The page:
The Angel’s Share

Written by James Markert
Review by Kathryn Voigt

Who would imagine that in 1934 an Old Sam Bourbon distillery, at the root of the conflict in The Angels’ Share, might be the very cornerstone on which to fashion a new foundation? Filled with gangsters, murder, intrigue and an ever-present air of single malt, James Markert’s novel delivers a rich history of brewing and a tangentially melancholy tale. William McFee, a budding writer and aspiring Master Distiller, recounts his coming of age and his father Barley McFee’s unwitting quest for redemption in this wistful piece of historical fiction.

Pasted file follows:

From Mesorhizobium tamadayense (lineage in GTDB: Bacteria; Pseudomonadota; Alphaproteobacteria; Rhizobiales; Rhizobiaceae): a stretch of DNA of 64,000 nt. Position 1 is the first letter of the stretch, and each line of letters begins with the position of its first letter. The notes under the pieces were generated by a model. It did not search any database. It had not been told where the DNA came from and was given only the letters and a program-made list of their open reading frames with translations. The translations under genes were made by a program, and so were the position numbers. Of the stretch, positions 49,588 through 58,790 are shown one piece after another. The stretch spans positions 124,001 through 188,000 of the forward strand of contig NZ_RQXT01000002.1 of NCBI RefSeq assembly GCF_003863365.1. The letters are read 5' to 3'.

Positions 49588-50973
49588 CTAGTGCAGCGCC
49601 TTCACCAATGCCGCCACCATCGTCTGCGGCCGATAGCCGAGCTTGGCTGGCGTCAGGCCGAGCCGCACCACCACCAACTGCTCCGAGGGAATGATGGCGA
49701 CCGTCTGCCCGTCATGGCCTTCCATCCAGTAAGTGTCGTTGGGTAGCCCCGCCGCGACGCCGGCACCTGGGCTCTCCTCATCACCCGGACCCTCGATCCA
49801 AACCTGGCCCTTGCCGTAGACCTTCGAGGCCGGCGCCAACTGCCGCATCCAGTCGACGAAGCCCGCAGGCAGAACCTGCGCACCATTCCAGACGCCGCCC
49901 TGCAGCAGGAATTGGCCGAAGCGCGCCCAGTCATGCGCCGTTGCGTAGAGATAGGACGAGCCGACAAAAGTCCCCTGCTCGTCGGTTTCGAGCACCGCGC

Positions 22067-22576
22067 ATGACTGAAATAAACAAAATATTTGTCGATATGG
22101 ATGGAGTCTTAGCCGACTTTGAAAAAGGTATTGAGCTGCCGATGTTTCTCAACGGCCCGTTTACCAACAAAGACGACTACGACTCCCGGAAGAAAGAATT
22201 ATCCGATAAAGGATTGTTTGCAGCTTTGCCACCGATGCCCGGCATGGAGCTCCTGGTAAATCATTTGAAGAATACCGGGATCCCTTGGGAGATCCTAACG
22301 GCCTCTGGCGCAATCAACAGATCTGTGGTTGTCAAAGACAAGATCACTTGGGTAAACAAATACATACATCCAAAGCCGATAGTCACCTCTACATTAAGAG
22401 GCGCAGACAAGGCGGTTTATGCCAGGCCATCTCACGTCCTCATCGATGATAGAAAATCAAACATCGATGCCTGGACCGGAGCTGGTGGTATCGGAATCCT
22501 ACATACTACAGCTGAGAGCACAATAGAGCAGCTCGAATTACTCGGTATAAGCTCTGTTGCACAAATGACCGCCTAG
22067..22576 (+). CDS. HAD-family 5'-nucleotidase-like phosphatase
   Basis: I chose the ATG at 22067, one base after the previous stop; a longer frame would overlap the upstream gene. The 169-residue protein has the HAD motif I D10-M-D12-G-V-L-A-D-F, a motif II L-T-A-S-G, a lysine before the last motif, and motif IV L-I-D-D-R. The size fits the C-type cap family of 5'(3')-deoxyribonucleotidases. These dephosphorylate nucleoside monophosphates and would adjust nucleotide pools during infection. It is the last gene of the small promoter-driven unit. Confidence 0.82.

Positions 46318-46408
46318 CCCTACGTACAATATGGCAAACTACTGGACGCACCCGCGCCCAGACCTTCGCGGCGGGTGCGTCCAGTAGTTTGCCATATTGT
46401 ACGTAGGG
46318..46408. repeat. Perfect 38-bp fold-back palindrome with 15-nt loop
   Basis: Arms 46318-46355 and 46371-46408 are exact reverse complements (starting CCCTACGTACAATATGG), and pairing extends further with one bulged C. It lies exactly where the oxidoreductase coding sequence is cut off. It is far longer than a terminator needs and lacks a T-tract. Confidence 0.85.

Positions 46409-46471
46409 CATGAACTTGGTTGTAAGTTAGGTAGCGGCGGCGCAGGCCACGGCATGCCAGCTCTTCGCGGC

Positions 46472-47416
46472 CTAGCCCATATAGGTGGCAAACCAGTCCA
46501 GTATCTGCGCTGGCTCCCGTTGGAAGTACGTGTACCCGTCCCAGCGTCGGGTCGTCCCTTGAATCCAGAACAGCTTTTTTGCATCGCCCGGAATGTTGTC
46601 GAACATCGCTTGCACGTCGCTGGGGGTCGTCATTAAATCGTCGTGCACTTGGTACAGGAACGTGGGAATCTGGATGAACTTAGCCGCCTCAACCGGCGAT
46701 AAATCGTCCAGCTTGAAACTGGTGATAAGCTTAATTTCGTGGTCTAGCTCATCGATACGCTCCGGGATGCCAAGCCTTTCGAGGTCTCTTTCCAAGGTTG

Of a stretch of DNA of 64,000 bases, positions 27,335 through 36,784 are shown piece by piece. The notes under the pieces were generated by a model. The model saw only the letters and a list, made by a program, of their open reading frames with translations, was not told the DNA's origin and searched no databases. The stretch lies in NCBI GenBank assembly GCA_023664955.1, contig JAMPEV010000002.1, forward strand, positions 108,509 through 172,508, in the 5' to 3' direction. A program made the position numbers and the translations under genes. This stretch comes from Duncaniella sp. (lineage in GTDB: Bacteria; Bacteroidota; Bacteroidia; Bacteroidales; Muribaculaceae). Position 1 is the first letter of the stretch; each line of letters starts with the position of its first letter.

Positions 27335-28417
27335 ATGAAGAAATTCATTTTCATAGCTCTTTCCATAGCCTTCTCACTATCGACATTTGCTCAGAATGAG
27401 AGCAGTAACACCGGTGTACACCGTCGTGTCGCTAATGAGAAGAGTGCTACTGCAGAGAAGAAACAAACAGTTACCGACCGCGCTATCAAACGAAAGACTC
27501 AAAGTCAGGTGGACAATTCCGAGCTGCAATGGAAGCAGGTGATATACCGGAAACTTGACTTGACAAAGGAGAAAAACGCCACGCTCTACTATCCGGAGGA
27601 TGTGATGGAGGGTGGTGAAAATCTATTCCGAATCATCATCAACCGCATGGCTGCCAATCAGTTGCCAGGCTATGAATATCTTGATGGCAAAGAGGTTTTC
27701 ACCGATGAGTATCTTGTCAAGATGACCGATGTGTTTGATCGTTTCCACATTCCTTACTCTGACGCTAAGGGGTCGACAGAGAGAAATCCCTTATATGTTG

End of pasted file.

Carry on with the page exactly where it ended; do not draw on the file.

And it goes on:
William, the oldest of the McFee children, is an awkward teen whose quiet loyalty and sense of honor in the face of his father’s angst and brutality earn him the trust of the reader. There is an endearing sweetness to William’s devotion to a family torn apart by his baby brother’s death and his need for independence. William courts the fiery Polly, a drifter and disciple to the now-dead Asher, an impossible Christ-like figure whose grave resides on the McFee property and brings with it miracles and hope. Even Barley, a grief-stricken drunk, beset by the ghosts of an unnamed past, finds himself resurrected. As head of his house, he leads with an iron fist but also an unexpected cunning that woos his family’s respect and restores honor, integrity, and love to what appears to be a family broken and dead in its transgressions. Together, William and Barley traverse the bond between father and son; somewhere between fear and strength, wisdom and mockery, shrewd intellect and wicked love, they forge a new patriarchy that speaks of an old archetype born of manhood and steeped in grit. A definite must read.